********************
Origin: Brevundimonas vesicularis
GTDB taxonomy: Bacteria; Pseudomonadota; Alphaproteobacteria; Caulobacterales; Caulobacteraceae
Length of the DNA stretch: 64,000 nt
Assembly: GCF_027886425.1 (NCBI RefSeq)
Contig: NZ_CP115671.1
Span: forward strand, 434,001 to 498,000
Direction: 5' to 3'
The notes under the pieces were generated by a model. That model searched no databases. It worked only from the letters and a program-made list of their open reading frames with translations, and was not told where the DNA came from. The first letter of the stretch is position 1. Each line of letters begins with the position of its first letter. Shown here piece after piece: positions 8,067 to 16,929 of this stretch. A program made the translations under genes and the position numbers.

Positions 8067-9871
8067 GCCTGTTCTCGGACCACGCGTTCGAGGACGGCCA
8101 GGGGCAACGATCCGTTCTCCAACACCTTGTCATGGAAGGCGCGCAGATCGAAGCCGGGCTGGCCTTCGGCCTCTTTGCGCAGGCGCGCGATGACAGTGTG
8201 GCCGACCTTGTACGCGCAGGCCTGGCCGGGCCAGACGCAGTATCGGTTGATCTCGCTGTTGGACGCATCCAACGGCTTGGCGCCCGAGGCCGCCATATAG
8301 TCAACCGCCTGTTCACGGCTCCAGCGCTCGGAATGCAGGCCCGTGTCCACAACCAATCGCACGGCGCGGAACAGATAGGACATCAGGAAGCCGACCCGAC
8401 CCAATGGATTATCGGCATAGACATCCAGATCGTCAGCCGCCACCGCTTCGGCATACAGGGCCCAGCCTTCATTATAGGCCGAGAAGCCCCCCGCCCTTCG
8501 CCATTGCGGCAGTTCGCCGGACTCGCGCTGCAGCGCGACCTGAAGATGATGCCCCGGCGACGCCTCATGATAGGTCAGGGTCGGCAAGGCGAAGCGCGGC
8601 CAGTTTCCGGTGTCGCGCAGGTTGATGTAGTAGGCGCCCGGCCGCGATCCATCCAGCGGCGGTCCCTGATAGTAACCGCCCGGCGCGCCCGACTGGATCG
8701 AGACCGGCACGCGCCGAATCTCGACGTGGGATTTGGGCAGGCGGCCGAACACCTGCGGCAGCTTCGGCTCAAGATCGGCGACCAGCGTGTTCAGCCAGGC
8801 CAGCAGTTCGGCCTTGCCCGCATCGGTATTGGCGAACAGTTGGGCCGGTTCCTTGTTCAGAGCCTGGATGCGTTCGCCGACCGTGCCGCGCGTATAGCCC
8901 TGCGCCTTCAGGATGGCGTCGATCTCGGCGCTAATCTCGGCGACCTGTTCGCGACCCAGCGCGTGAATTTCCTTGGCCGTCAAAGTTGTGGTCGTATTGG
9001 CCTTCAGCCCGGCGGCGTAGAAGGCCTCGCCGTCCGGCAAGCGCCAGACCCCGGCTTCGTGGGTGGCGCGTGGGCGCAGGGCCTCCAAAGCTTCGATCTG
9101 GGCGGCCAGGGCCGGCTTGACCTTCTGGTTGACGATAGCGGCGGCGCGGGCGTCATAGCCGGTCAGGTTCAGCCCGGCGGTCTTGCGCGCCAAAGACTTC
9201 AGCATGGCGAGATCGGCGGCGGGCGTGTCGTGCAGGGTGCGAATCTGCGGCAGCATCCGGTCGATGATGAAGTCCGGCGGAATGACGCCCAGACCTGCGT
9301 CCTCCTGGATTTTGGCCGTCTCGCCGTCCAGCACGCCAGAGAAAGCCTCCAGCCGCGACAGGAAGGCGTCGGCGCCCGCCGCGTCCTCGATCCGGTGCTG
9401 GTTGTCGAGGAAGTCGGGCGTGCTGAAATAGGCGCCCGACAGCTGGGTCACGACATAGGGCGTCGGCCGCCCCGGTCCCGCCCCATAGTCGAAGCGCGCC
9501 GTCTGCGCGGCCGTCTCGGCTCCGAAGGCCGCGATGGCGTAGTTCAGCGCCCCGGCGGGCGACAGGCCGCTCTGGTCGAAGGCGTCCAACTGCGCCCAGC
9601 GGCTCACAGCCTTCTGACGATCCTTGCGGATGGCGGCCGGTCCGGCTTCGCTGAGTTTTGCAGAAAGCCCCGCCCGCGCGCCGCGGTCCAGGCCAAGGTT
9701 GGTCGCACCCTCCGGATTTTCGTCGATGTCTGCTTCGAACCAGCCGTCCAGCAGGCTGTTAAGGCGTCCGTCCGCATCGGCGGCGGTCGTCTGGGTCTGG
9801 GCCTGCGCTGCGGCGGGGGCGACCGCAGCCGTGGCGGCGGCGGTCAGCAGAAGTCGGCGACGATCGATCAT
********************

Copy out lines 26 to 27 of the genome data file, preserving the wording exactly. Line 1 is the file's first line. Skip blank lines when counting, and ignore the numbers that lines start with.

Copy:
9601 GGCTCACAGCCTTCTGACGATCCTTGCGGATGGCGGCCGGTCCGGCTTCGCTGAGTTTTGCAGAAAGCCCCGCCCGCGCGCCGCGGTCCAGGCCAAGGTT
9701 GGTCGCACCCTCCGGATTTTCGTCGATGTCTGCTTCGAACCAGCCGTCCAGCAGGCTGTTAAGGCGTCCGTCCGCATCGGCGGCGGTCGTCTGGGTCTGG